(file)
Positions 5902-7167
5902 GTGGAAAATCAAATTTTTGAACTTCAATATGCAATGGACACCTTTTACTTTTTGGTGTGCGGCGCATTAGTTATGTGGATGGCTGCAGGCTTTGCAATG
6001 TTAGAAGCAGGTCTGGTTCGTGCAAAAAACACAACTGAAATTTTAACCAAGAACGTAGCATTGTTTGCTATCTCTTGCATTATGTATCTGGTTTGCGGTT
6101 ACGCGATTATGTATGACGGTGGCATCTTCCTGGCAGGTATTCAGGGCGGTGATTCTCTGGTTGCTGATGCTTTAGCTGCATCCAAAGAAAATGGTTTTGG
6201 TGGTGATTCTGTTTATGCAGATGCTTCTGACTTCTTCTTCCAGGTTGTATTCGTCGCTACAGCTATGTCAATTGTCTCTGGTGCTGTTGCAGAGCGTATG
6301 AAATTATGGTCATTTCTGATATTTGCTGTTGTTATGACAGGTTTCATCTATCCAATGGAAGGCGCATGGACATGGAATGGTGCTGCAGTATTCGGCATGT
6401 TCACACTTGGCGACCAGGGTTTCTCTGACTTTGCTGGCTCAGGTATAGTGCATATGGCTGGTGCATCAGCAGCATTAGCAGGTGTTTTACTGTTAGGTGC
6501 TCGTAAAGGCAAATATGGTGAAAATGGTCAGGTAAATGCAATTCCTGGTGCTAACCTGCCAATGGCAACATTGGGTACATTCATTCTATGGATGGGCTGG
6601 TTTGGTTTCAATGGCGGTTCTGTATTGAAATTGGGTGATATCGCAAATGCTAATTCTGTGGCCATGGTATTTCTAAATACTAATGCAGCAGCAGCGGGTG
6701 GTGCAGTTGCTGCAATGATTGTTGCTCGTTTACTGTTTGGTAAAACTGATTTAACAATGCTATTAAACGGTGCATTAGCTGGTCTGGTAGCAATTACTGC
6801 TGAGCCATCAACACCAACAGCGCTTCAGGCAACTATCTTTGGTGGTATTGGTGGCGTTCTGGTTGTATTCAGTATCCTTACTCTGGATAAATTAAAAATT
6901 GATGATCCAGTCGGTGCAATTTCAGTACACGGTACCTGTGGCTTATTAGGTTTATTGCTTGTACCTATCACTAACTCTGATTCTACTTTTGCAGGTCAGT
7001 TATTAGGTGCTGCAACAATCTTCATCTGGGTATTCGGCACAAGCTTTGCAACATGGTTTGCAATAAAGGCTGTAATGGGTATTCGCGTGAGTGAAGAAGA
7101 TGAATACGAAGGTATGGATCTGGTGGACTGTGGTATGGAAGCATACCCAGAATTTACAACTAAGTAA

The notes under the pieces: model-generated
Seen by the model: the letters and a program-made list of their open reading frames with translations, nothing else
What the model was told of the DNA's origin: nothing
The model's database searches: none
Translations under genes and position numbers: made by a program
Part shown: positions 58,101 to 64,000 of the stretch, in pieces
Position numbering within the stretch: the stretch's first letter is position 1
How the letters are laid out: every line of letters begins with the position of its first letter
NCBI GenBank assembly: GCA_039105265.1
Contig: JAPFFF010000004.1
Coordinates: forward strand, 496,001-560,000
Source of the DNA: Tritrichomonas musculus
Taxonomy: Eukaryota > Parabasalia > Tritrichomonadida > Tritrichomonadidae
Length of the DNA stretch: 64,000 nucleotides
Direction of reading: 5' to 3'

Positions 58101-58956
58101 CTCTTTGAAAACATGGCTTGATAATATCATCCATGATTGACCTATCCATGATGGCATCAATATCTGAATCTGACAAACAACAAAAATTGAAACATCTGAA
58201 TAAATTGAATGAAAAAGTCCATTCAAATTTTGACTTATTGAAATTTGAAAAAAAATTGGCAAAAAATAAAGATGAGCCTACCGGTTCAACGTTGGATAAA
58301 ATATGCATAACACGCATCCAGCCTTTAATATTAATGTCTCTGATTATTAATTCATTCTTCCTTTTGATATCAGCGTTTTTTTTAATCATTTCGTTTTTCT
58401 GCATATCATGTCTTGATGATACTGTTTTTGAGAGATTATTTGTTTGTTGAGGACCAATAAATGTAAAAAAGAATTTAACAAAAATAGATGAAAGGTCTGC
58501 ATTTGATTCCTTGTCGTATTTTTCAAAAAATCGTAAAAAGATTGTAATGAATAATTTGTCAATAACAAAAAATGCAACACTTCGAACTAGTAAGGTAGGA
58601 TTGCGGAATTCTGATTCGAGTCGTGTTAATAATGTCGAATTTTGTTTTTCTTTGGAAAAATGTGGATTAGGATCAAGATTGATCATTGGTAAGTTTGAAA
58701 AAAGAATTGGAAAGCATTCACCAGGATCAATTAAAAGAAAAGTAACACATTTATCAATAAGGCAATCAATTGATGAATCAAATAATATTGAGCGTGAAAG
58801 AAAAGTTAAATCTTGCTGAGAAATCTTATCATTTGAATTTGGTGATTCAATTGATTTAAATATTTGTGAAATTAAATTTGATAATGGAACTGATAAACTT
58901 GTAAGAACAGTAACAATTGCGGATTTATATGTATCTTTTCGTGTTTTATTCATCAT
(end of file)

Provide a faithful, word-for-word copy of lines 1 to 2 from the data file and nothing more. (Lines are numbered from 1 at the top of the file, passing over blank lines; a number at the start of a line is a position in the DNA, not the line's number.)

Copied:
Positions 5902-7167
5902 GTGGAAAATCAAATTTTTGAACTTCAATATGCAATGGACACCTTTTACTTTTTGGTGTGCGGCGCATTAGTTATGTGGATGGCTGCAGGCTTTGCAATG